The Prisoner of Paradise | Riveting Historical Fiction by Rob Samborn | Author Chat

The Prisoner of Paradise
(The Paradise Series, Book 1)
By Rob Samborn
The world’s largest oil painting. A 400-year-old murder. A disembodied whisper: “Amore mio.” My love.
Nick and Julia O’Connor’s dream trip to Venice collapses when a haunting voice reaches out to Nick from Tintoretto’s Paradise, a monumental depiction of Heaven. Convinced his delusions are the result of a concussion, Julia insists her husband see a doctor, though Nick is adamant the voice was real.
Blacking out in the museum, Nick flashes back to a life as a 16th century Venetian peasant swordsman. He recalls precisely who the voice belongs to: Isabella Scalfini, a married aristocrat he was tasked to seduce but with whom he instead found true love. A love stolen from them hundreds of years prior.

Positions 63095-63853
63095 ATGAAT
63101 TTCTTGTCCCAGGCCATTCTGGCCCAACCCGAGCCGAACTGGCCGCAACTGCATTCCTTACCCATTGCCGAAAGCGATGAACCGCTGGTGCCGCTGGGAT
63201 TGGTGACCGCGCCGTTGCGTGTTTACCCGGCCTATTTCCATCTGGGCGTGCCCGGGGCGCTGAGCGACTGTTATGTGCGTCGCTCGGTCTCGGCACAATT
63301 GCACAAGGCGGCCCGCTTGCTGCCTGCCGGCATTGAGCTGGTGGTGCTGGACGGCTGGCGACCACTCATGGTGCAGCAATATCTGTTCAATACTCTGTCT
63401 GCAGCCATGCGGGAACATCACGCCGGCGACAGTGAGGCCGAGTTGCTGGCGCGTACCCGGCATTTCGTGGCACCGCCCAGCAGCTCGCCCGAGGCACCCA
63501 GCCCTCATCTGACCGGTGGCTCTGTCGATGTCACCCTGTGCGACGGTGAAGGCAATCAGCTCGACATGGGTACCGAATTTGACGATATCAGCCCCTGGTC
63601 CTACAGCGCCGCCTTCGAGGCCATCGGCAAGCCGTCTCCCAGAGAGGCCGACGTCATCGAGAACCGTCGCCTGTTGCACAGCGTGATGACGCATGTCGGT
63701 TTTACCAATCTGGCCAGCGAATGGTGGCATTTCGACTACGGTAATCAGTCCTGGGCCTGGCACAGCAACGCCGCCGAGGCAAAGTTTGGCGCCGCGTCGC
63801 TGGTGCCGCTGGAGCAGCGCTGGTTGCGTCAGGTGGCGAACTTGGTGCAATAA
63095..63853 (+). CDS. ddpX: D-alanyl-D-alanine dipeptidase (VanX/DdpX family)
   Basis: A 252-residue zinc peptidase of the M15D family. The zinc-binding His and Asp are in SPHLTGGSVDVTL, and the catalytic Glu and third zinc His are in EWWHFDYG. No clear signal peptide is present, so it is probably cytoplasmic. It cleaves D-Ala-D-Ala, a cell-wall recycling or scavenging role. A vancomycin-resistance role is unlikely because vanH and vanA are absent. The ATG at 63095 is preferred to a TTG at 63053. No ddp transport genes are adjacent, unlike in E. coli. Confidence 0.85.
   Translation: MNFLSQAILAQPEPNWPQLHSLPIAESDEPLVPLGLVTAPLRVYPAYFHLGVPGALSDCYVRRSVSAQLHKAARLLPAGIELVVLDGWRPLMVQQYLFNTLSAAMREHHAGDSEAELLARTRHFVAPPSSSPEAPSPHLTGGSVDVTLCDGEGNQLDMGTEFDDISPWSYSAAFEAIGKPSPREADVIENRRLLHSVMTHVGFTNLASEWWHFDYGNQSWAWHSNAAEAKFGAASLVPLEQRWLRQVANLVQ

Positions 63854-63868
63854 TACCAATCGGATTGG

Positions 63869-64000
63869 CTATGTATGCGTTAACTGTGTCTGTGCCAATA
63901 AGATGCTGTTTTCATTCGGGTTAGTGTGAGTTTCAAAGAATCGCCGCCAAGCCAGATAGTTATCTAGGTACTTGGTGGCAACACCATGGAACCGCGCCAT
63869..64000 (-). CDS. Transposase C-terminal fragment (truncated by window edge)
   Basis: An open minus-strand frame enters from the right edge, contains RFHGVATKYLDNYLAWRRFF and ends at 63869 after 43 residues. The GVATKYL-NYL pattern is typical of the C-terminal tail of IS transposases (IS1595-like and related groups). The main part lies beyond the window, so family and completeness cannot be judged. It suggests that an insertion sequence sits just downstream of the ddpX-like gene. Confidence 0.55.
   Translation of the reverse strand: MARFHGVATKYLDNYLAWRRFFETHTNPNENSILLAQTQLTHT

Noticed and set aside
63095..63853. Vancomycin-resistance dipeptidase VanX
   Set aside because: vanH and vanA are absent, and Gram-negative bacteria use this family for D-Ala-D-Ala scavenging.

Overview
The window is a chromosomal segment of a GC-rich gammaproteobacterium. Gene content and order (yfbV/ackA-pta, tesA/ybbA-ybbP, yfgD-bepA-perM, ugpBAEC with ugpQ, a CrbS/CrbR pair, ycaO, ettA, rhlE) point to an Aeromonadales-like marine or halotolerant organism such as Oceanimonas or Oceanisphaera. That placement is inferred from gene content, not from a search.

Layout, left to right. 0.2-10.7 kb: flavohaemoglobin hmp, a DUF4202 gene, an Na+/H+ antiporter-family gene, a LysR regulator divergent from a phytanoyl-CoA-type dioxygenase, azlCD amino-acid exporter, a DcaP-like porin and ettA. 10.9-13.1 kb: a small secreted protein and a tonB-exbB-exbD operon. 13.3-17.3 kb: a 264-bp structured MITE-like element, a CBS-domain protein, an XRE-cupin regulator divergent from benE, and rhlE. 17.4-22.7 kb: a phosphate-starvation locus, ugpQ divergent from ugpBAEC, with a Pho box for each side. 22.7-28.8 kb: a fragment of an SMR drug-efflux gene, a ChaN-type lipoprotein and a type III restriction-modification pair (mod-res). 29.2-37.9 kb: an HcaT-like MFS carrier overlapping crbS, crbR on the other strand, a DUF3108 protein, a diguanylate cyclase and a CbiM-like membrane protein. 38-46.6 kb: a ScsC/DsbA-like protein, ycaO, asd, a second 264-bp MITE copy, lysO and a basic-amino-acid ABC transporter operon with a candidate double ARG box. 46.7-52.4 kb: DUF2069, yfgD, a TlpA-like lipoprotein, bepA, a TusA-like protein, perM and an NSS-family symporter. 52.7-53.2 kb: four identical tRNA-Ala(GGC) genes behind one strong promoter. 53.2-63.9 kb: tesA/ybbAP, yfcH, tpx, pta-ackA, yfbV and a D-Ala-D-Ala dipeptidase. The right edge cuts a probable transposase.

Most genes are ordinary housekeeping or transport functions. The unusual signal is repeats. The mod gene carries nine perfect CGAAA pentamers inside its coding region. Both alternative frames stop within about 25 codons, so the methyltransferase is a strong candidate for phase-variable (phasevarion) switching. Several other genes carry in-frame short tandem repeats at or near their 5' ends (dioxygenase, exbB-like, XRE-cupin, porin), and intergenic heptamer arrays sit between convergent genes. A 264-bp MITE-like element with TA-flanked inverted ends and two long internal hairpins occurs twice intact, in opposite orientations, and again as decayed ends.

She implores Nick to liberate her from a powerful order of religious vigilantes who judge and sentence souls to the canvas for eternity. Releasing Isabella also means unleashing thousands of other imprisoned souls, all of which the order claims are evil.
As infatuation with a possible hallucination clouds his commitment to a present-day wife, Nick’s past self takes over. Wracked with guilt, he can no longer allow Isabella to remain tormented, despite the consequences. He must right an age-old wrong – destroy the painting and free his soul mate. But the order will eradicate anyone who threatens their ethereal prison and their control over Venice.
Trigger Warnings:
Violence, a rape scene, a torture scene.

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Thanks for joining me for an Author Chat, Rob. Your debut novel has been published to great reviews. Congratulations! Can you share with us some of the common traps for aspiring writers?